The first two volumes of Miguel Gomes’s latest film, Arabian Nights, explore the crippling effects of economic mismanagement in Portugal, ostensibly through the magical lens of Princess Scheherazade, who narrates the tales to her husband, King Shahryar. The themes that Gomes is exploring in both volumes are similar—the causes of the financial meltdown as well as the human and emotional toll it has taken on Portuguese people—but stylistically, the volumes are drastically different. The omnibus films thus far have treated the audience to a medley of genres and tones, from an observational documentary about decaying shipyards in Viana do Castelo to the absurdist setting of a courthouse in the “Tears of the Judge” chapter. The third volume is comprised of fewer segments, but further expands the spectrum of Gomes’ experiment.
The Enchanted One begins with what appears to be the most faithful adaptation of the Middle Eastern folkloric tale that lends the film its title. Scheherazade (Crista Alfaiate) imagines escaping the grip of her husband to explore the sun-soaked sceneries of Baghdad and the world beyond. In a moment that encapsulates Gomes’ consistently exceptional use of pop music, an image of Scheherazade’s tearful face, as she ponders the places she’ll never live to see, cuts to images from the serene depths of the ocean, to the tune of Glenn Miller’s rendition of “Perfidia.” Music plays an even more prominent role in this opening chapter than the rest of the film; one particularly memorable sequence superimposes the lives of Bohemian Persian nomads with a black and white video of a Bahian rock band.
Scheherazade’s sorrowful rumination on her life mirrors the hopelessness of European youth today. The wistful, romantic mood of this chapter doesn’t quite prepare the audience for the remainder of the film: an 80-minute documentary about bird-trapping that, juxtaposed with the non-fiction opening of Vol. 1, neatly bookends the film. “The Inebriating Chorus of the Chaffinches” tells the story of bird-song specialists, men who train chaffinches to sing in competitions held in a suburb of Lisbon, near the southern coast of Portugal. The contests are socially and historically significant, and date back to the post-WWI era, when the country was recovering from another period of decline.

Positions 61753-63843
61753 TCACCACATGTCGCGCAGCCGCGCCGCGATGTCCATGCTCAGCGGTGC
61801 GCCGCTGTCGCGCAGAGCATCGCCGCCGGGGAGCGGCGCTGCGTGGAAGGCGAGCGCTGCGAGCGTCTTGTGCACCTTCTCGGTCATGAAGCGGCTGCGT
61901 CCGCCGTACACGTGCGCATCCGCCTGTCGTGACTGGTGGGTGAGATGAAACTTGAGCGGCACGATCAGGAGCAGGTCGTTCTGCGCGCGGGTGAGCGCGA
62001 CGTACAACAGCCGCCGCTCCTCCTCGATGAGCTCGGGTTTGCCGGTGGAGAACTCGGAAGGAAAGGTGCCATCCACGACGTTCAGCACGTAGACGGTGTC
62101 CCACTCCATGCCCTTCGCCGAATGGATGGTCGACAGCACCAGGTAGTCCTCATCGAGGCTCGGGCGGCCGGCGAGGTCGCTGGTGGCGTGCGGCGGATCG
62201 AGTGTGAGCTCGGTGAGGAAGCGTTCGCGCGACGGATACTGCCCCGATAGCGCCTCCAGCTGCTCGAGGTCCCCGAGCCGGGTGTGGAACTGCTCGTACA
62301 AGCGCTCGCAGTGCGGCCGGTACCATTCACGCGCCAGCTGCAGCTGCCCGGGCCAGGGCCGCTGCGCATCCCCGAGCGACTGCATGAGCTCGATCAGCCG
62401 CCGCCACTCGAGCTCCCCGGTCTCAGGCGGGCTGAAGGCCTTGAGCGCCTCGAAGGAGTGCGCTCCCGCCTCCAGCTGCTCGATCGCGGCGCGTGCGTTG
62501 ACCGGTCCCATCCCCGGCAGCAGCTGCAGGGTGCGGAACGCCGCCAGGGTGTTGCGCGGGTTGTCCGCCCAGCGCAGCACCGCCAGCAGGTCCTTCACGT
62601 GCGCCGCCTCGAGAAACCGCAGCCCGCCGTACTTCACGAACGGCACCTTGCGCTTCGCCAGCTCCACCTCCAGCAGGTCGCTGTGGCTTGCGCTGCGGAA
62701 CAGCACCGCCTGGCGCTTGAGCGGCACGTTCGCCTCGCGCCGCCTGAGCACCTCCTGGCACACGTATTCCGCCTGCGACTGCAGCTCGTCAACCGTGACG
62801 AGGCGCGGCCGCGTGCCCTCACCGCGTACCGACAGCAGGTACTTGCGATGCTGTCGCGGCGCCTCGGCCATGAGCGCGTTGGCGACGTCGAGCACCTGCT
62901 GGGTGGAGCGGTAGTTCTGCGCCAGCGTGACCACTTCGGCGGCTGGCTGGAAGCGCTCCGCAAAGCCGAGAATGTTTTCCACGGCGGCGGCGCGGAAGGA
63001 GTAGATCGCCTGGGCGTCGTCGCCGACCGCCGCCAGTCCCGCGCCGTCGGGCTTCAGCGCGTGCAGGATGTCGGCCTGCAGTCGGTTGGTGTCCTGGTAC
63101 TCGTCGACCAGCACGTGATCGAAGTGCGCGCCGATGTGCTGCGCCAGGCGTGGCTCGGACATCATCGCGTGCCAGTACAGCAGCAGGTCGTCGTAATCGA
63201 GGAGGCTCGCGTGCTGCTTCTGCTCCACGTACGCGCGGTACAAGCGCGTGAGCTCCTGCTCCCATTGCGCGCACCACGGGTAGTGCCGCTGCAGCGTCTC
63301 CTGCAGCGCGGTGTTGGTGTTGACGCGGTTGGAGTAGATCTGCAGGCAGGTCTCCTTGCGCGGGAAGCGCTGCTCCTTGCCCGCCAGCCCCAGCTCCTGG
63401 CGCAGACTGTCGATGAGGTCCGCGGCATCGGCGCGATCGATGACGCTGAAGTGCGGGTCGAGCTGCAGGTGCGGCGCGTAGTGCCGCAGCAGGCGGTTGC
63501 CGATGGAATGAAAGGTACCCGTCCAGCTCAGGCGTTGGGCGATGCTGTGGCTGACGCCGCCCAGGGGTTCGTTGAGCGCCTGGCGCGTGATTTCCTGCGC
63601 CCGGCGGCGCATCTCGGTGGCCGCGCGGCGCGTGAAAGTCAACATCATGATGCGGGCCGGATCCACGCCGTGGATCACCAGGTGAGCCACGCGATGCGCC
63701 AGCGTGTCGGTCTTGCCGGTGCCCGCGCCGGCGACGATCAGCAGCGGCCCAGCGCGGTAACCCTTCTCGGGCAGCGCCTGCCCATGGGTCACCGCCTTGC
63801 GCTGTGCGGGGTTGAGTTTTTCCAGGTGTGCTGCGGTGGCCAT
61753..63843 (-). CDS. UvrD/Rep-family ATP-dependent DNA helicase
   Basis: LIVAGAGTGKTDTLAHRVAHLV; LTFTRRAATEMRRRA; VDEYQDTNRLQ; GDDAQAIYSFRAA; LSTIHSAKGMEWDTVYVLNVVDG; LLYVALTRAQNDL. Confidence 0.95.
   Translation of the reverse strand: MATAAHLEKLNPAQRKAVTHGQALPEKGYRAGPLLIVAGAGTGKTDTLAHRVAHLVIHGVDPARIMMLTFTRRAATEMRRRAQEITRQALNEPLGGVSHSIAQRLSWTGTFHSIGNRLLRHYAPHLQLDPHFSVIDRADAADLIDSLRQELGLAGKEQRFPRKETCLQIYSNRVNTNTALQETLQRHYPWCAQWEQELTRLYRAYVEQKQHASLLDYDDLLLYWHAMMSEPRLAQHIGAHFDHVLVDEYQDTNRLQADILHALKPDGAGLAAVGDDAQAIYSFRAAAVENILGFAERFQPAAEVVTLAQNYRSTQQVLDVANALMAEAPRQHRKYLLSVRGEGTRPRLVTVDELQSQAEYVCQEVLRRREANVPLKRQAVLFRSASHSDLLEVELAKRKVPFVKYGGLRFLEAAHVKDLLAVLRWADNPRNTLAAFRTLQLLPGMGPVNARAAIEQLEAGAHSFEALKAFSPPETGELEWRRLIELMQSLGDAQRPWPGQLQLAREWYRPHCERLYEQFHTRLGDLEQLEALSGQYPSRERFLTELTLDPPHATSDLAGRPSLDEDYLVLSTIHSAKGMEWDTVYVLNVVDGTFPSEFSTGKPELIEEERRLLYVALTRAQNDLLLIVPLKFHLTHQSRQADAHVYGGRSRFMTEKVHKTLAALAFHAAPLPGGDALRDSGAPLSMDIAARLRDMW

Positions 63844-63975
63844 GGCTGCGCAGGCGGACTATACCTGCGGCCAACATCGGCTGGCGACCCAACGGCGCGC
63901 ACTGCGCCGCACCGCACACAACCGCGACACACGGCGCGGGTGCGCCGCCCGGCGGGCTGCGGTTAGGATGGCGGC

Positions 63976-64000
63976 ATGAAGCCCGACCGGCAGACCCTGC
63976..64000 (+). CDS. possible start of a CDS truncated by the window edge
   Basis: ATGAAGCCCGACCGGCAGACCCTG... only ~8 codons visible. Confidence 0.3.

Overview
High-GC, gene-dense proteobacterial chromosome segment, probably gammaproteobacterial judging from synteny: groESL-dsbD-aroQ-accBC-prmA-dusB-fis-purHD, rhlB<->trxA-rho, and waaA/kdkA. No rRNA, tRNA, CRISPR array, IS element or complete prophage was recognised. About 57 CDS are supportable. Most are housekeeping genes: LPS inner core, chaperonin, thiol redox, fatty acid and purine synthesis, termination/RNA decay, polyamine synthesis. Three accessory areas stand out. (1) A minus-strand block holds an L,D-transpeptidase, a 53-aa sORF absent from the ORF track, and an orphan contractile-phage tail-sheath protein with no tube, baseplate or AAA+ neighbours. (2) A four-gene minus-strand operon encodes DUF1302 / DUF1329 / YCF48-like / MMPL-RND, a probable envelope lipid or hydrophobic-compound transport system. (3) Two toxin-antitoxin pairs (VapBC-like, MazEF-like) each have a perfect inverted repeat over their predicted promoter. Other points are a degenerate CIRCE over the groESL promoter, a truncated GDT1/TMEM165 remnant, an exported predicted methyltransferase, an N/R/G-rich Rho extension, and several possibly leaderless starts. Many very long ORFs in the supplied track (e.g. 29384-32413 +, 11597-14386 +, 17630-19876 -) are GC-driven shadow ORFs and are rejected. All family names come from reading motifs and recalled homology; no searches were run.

This finale is a remarkably quiet way to close off what has thus far been a rollercoaster of stories and emotions, though Gomes’s penchant for formal and narrative experimentation is still evident. There are elements of self-referentiality that connects this episode to the previous volumes—Chapas, one of the leading bird song specialists, turns out to be the man who played the role of Simao without Bowels in The Desolate One—and his exceptional use of music culminates in the film’s bravura ending, set to the tune of The Langley School Project’s “Calling Occupants of Interplanetary Craft.”
Yet, the closing chapter imposes tremendous emotional weight on the audience precisely because it is somber and, on the surface, unassuming. The plight of his countrymen is profoundly felt by Gomes, and he is aware of his obligation to bring their pain to light. Consequently, this three-part epic is as much about the enduring tragedy of Portugal’s decline as it is about Gomes’ struggle to tell this necessary but inherently unglamorous story. Arabian Nights is a work of grand ambition, a film that is at once heartbreaking and confrontational, transcendent but grounded in the mundane realities of living with poverty. Gomes has made what will quite possibly be regarded as the definitive film about the global economic crisis.